Sprinklers. Got to have them. Spacing and clearance is important. If you are putting up walls you need your architect or sprinkler installers to determine location.

Need extra sprinklers under some obstructions

For example in a tunnel or smaller height room with a ceiling

Don’t paint them duh

But your painters might by accident

Cover them with foil before your painters arrive since they often miss them. expensive to fix

Some sprinklers don’t look like sprinklers. But in a game people think they are hidden compartments and trigger the heads. $30,000 of damage at their West Nyack location

And if the system is old first 30 seconds of spray is sludge from the pipes. It will ruin everything in your attraction

So go with a classic looking sprinkler so people leave it alone

Need multiple points of egress. Sometimes 3 or 4 for size/occupancy. DON’T LOCK YOUR DOORS DUH

Even a big red emergency unlock button is risky.

What if power goes out. Well you have battery backup. What if smoke conceals it or patrons are panicking?

No obstructions. Consider door swings, props, storage

Fire retardants - foams are big issue. Intumescent paint, additives.

Use Class 1 fire retardant finishes.

Roscoe PA additive

Have materials to let fire chief do burn tests. Do your own

Create burn sample. Use a blow torch for 10 seconds. Take flame away - it must self extinguish in 3 seconds.

If it keeps going then it’s not going to pass.

Steel studs vs wood studs

Document everything. Consider taking photos of you putting additive in paint and the paint on the walls.

Curtains & Fabric. FR treated, Natural fiber treatment additives, or inherently fire retardant materials

Roscoe Flamex NF Natural Fiber

Rosebrand is another brand from theatrical suppliers. They will create/treat fabrics and sew in fire retardant labels.

Space heater for jungle themes… is everything fire retardant? Are there obstructions for air flow / flammable things near it?

Lighting. Exit signs - may need floor proximity exit signs. Egress path lighting. Battery backup emergency lighting.

Work with local authorities for your attraction. May be able to paint. There are ways to hide signs. Like through 1 way glass so lights on can’t see, lights off, can see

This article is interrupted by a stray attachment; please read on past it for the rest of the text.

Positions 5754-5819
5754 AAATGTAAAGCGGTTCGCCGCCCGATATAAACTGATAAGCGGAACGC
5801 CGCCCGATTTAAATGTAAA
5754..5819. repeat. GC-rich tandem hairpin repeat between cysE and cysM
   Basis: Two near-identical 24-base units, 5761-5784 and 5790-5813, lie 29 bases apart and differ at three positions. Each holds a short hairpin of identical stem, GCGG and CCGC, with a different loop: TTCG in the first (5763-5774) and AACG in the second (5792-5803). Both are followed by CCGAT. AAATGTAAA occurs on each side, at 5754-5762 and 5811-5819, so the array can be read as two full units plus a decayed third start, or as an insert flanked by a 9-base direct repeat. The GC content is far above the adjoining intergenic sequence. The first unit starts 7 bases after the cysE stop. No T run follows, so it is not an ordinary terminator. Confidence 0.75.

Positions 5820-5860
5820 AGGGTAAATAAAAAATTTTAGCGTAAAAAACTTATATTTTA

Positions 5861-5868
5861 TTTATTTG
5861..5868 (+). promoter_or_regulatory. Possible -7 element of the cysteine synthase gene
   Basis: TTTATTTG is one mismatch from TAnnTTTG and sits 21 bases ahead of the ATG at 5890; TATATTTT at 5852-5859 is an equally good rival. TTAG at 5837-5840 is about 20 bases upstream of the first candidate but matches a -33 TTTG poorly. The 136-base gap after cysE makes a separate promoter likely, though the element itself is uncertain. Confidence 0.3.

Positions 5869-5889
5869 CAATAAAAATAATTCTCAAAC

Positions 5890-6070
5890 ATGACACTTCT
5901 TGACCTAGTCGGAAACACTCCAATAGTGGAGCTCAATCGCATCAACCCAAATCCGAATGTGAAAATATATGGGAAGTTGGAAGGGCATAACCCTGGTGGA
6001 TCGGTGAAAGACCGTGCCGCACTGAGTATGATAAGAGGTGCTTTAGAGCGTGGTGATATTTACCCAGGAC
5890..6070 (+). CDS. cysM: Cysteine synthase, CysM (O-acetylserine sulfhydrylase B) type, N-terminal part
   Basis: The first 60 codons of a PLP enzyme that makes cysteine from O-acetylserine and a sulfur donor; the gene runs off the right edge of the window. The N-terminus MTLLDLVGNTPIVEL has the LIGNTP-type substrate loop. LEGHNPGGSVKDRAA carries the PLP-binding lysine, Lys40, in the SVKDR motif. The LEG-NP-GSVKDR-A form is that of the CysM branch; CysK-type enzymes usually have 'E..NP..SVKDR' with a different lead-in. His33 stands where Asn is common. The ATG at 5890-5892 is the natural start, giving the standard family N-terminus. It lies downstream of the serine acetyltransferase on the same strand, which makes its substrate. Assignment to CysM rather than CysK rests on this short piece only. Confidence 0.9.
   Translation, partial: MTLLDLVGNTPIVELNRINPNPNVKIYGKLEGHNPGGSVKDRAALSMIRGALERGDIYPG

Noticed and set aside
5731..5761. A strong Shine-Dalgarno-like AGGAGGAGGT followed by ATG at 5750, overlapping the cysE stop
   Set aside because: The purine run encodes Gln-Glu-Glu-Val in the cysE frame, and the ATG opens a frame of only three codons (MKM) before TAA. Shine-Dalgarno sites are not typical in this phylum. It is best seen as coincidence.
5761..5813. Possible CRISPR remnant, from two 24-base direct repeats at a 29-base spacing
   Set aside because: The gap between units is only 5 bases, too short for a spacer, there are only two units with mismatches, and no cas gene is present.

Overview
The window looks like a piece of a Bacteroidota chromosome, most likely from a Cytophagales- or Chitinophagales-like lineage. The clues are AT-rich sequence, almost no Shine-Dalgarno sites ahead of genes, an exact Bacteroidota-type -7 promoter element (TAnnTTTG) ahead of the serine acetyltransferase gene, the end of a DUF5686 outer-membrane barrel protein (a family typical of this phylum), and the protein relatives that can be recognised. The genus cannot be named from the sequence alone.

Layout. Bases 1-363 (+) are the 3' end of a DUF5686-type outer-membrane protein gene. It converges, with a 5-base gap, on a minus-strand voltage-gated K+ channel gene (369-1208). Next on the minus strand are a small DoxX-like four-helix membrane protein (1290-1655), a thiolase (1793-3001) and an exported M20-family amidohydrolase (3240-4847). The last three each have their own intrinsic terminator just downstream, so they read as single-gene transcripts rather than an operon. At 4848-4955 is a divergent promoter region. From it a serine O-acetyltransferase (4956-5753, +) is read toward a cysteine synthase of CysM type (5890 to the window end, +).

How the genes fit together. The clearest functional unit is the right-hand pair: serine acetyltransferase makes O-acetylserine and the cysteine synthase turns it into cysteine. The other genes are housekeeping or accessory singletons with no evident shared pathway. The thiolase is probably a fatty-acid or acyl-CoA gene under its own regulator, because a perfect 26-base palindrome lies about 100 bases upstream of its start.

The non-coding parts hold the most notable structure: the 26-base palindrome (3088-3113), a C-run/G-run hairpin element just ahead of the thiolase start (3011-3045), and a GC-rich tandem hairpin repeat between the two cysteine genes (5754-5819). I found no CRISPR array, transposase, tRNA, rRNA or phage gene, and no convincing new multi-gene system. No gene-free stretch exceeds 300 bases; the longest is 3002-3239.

Shw control integration. Termination of other confusing visuals or sounds” = stop the show. mute the audio. doors open/unlock

Based off fire alarm relay

Electical now. Have diagrams for your team AND fire marshall

Minimize extension cord use

Usually ok to do low voltage yourself. Some municipalities require permit but will often still let you do it yourself.

Plenum rated wire (CL2, CL3, etc)

Atmospheric eects. Fog and haze usually ok if you have egress visibility. May require separate permit.

Smoke alarm placement - fog machines will often set off alarms

He aware of HVAC design. Fog machine may get distributed through building

Fog can bother some people (respiratory)

Flame effects - generally nope

Find location. Draw 1st draft floor plan yourself on the computer.

Have preliminary conversation with officials and contingent lease

Hire architect

Licensed architect. Shop around. Can be $8k or $70k just for drawings

Hire engineers if construction requires it. HVAC, structure, sprinkler, hydraulic, calc, etc

Hire GC

Submit for permit

Bid it. Build it.

Re: 5 Wits. There’s nuance that’s missing in my notes. Matt talked about how there’s a big difference in expectation from a small town and downtown in a big city. Between a small game and a huge buildout. There were some slides to that effect that I didn’t capture on my camera